5 Questions with…

This is the text of an interview I did last year right around the time Oh Gad! was getting ready to hit the market. The interview never ran…these things happen…but I thought I’d share it with you, since I took the time to prepare the responses ‘n all.

1. At what age did you know that you wanted to be a writer?

I would say in my teens I knew. I’d always been a dreamer, a reader, and a writer, but I think it was in my teens that I realized I wanted to do this and a little later still before I could give voice to it.

2. What three important facts do you want readers to know about your books?

That I write my characters’ truth irrespective of any internal or societal censor; I try to be true to them and their story.

That I am a Caribbean writer through and through; my writing is informed by the world from which I come – a world more rich, complex, interesting and diverse than suggested by the tourist brochures.

That I believe that human emotion is universal; that readers anywhere can make a connection with a character written by a Caribbean writer in the same way that I, as a Caribbean reader coming of age, read and related to Jane Eyre or Little Women or Are You There God? It’s Me Margaret or the Last of Eden or To Kill a Mockingbird. Experience and context may vary but the thread of human connection knows no such barriers.

I’m kind of counting on that.

3. Who are some of your favorite authors? Who inspires you?

I love too many books and authors to ever pick favourites. In fact, I blog on books at http://wadadlipen.wordpress.comwhich was actually set up to promote the youth writing programme I coordinate but has become sort of a window to the literary arts in general and the Caribbean – and specifically Antiguan and Barbudan arts scene – in particular. I can’t pick just one. But on any list, you’d have names like Zora Neale Hurston, Harper Lee, Edwidge Dandicat, Maeve Binchy, Langston Hughes, Anne Rice, Toni Morrison, Jamaica Kincaid…Alice Walker … I always leave her work feeling the urge to write, she gets my synapses firing…but really too many to mention. As for inspiration, it comes not from a ‘who’ but from everything that is; life, experience, people, mood, circumstance… and sunsets.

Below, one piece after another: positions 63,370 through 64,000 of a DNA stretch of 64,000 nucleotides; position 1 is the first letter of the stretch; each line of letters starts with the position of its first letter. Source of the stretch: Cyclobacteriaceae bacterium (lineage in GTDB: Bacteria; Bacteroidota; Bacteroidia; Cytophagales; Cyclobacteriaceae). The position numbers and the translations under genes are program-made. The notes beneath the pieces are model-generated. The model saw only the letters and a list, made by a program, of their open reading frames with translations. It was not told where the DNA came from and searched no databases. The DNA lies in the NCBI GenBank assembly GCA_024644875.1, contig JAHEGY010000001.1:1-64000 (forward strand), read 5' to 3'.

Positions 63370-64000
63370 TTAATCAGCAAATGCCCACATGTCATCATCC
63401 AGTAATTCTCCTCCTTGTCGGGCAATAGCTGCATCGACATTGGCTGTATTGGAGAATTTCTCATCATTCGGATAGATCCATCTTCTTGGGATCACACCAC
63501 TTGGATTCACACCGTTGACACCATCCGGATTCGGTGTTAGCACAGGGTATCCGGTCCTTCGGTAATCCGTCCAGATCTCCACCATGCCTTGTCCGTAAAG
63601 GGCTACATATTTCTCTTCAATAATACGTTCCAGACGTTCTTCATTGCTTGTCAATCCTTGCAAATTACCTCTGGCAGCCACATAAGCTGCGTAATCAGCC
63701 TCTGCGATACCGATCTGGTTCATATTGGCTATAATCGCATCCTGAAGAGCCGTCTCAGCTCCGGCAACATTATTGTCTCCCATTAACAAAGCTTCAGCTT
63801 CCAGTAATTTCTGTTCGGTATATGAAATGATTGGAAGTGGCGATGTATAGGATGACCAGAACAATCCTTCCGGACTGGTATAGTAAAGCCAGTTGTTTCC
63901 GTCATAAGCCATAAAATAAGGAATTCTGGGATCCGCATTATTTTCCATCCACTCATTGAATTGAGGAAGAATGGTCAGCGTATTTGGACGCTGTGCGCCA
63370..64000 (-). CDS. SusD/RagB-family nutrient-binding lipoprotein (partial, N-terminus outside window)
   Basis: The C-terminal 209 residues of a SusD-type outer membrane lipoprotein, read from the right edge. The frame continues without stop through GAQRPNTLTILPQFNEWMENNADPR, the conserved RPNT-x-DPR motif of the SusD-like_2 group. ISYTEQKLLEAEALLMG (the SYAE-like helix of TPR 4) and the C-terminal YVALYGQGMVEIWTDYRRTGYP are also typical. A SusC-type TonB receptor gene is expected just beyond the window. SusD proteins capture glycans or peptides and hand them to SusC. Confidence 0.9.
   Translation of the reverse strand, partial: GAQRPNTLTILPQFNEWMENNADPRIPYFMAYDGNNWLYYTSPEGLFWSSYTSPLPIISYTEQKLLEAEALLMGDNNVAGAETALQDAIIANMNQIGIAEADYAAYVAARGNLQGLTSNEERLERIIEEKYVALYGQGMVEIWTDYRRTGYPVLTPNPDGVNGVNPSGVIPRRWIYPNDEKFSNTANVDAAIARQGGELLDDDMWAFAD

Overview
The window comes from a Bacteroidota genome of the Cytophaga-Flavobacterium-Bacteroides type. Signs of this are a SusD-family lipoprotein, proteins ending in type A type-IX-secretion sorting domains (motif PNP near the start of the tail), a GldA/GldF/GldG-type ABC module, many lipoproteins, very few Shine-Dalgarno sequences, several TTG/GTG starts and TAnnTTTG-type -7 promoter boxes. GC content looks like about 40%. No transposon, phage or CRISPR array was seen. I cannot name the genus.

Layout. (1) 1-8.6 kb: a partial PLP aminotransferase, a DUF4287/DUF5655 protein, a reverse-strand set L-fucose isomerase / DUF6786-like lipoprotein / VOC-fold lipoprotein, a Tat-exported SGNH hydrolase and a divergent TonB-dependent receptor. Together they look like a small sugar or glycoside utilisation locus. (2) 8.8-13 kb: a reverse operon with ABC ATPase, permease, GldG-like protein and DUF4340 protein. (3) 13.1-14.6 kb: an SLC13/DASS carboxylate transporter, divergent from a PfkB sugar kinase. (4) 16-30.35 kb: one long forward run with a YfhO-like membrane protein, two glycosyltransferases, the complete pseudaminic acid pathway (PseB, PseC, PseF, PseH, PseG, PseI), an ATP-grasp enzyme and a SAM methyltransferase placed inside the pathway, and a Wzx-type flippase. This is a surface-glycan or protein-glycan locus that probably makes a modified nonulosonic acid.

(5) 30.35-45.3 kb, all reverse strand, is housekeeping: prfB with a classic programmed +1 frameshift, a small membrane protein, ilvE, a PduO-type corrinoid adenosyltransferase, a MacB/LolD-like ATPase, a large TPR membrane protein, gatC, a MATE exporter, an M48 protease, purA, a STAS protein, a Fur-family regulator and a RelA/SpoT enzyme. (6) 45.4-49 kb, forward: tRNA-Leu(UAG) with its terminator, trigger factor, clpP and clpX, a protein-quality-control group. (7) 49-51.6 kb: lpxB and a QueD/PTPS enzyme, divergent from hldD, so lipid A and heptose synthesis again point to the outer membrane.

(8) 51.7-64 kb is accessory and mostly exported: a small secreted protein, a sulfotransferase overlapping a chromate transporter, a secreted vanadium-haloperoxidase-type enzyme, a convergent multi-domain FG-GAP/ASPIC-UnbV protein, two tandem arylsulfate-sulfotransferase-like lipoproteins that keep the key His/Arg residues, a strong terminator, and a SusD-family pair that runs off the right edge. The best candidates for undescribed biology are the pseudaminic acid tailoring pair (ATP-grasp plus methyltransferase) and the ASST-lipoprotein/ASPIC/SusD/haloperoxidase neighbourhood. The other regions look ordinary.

Re inspiration, I should have also mentioned calypso and calypso writers like Shelly Tobitt and Marcus Christopher, the latter pictured with me at my launch in 2012. I've appreciated his feedback on the book and sometimes have to pinch myself that one of the writers whose calypsos I grew up listening to has read a book I've written. (Photo by Eustace Samuel).

Re inspiration, I should have also mentioned calypso and calypso writers like Shelly Tobitt and Marcus Christopher, the latter pictured with me at my launch in 2012. I’ve appreciated his feedback on the book and sometimes have to pinch myself that one of the writers whose calypsos I grew up listening to has read a book I’ve written. (Photo by Eustace Samuel).

4. What do you have coming up in the future?

Well, Oh Gad!debuted this week actually – April 17th – so I’m still busy trying to get the word out about that. I have individual pieces coming up in a few journals and anthologies, plus readings… but the best way to keep up with all that is via either http://www.facebook.com/JoanneCHillhouseor http://www.jhohadli.com

I’m looking forward to a writing workshop that I’ll be taking in early June, simply because I’m looking forward to just writing for a while. Mostly right now though I want to encourage people to go out and buy the book; read, share, blog. My goal is to expand my readership. These characters deserve it.

5. What advice would you have for anyone wanting to break into writing today?

For me it began with reading and the imagination…and that’s still the core of the process today. I love to read; I don’t understand writers who say they don’t read. Beyond that, I’m going to quote a colleague of mine; just write. Focus less on I want to write a book, or I want to be published; focus on writing, developing as a writer, accessing the story; focus on the art and craft and not just the business… because at the end of the day the story has to be there and the writer has to develop the skills to render it. Oh, and rejection may break your stride – it’s part of the cycle that is a writer’s life – stumble, but to reference an old Antiguan calypso, Press On. Keep growing, and keep journeying. That’s what I aim to do.

 

There’ve been strides and detours and set backs…but it’s all still pretty much true.